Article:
All this reading of Diane Duane novels reminded me of something I observed a while ago. Back in the summer of 2012, I heard, in relatively quick succession, recordings of two Americans living in the British Isles: a podcast interview with Duane, and a public lecture given by Lynne Murphy. Both are natives of New York (Duane from the city, Murphy from Upstate). Duane has lived in Ireland with her husband, Northern Irish novelist Peter Morwood, for a few decades now; Murphy got her Ph.D. in 1995 and worked in South Africa and Texas before settling at the University of Sussex; she is married to an Englishman. Yet Duane has by far the more recognizably American accent — her New York accent shines clearly through in the podcast interview, whereas Murphy’s voice sounds like several accents at war with each other, giving a result that sounds very British to this American and probably still sounds American to most British (or at least English) ears.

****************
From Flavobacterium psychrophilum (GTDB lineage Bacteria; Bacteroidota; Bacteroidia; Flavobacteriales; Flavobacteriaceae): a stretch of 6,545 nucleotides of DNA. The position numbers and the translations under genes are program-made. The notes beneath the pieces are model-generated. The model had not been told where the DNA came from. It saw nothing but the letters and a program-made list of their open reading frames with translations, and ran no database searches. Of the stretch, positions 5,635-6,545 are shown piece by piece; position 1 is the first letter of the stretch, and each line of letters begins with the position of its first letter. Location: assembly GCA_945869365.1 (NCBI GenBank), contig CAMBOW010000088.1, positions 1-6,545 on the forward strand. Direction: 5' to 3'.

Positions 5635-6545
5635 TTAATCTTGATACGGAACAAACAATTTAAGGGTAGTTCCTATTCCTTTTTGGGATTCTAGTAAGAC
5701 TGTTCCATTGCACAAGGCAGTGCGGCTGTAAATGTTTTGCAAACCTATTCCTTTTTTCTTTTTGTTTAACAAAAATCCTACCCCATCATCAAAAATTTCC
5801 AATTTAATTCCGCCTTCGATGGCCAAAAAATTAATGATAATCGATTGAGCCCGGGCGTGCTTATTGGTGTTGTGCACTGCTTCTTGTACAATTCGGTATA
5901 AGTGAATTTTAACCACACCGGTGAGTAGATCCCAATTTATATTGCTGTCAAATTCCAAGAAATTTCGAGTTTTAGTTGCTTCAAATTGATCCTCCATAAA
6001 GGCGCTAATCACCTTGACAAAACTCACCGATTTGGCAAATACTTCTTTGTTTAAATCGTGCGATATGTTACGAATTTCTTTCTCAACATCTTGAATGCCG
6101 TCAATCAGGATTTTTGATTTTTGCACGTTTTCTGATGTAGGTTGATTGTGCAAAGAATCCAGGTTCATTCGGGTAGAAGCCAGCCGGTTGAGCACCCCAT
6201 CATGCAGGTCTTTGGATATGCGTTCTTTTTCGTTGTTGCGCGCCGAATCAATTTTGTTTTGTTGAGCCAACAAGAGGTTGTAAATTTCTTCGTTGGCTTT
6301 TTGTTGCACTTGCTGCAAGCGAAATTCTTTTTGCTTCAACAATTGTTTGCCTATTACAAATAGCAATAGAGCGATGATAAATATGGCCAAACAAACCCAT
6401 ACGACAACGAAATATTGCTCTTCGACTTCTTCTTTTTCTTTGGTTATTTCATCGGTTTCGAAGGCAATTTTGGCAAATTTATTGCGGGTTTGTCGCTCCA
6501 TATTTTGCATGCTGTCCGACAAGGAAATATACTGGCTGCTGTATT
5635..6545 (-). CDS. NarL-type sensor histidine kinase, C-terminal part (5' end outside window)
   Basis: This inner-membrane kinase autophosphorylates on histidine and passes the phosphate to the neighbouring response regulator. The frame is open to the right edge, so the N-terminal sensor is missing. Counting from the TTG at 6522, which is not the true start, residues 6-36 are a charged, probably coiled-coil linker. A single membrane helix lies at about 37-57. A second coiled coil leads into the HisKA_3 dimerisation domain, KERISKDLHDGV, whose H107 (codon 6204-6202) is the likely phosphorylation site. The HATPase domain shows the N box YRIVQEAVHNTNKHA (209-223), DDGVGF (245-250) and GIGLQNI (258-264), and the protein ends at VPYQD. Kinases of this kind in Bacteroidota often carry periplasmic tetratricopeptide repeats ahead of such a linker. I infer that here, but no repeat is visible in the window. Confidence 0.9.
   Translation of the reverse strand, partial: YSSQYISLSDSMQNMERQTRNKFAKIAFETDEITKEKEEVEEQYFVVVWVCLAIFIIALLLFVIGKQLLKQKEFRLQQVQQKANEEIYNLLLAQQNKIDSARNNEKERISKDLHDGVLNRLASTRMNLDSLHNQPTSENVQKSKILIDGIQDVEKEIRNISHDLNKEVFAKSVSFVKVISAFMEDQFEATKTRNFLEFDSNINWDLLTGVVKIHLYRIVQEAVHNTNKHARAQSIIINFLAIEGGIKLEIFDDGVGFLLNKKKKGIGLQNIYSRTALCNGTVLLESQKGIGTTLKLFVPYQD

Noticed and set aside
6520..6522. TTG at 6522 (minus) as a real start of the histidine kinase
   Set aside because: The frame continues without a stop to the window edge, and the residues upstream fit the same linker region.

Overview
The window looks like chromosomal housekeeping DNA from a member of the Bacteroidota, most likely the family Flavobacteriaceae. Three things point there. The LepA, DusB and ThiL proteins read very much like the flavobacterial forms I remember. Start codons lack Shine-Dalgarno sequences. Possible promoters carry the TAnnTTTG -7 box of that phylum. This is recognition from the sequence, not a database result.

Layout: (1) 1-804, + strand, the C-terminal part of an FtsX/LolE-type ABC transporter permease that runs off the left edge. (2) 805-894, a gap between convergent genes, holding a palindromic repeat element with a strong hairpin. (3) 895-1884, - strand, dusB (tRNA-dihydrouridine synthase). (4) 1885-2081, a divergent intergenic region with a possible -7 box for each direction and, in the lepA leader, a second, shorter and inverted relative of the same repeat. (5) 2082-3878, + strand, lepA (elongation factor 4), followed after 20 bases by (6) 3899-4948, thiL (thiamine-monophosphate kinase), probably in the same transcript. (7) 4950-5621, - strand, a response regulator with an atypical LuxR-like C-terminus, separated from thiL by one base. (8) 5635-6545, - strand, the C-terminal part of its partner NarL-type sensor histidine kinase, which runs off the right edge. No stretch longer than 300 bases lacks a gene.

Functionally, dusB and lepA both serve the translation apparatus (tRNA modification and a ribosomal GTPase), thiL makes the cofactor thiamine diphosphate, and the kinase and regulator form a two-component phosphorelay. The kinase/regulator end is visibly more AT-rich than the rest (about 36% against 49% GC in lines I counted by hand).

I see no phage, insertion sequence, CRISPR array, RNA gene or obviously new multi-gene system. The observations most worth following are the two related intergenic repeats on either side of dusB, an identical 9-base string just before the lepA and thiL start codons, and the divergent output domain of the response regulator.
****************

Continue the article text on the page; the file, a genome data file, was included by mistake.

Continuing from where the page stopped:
Not being a phoneticist or a dialectologist, I have no idea how this is normally explained. A few possibilities:
- Audience: Duane was having a one-on-one interview with an American, but Murphy was lecturing to an audience of people from SE England.
- Age at emigration: Murphy was younger when she left the U.S. for South Africa.
- Local context: Irish accents are generally rhotic and have other features that may make them less unlike American accents than urban English accents are, so Americans accommodate less when in Ireland than in England.
- Strength of original accent: Perhaps New York accents are just stronger, more resistant to change later in life, than Inland North accents as found around the Great Lakes region. (I believe Murphy grew up near Rochester, New York, on the edges of the region where the Northern Cities Shift is taking place.)
UPDATE: Lynne Murphy tweeted in response a suggestion that being a professional lecturer in England probably has something to do with it as well. No doubt!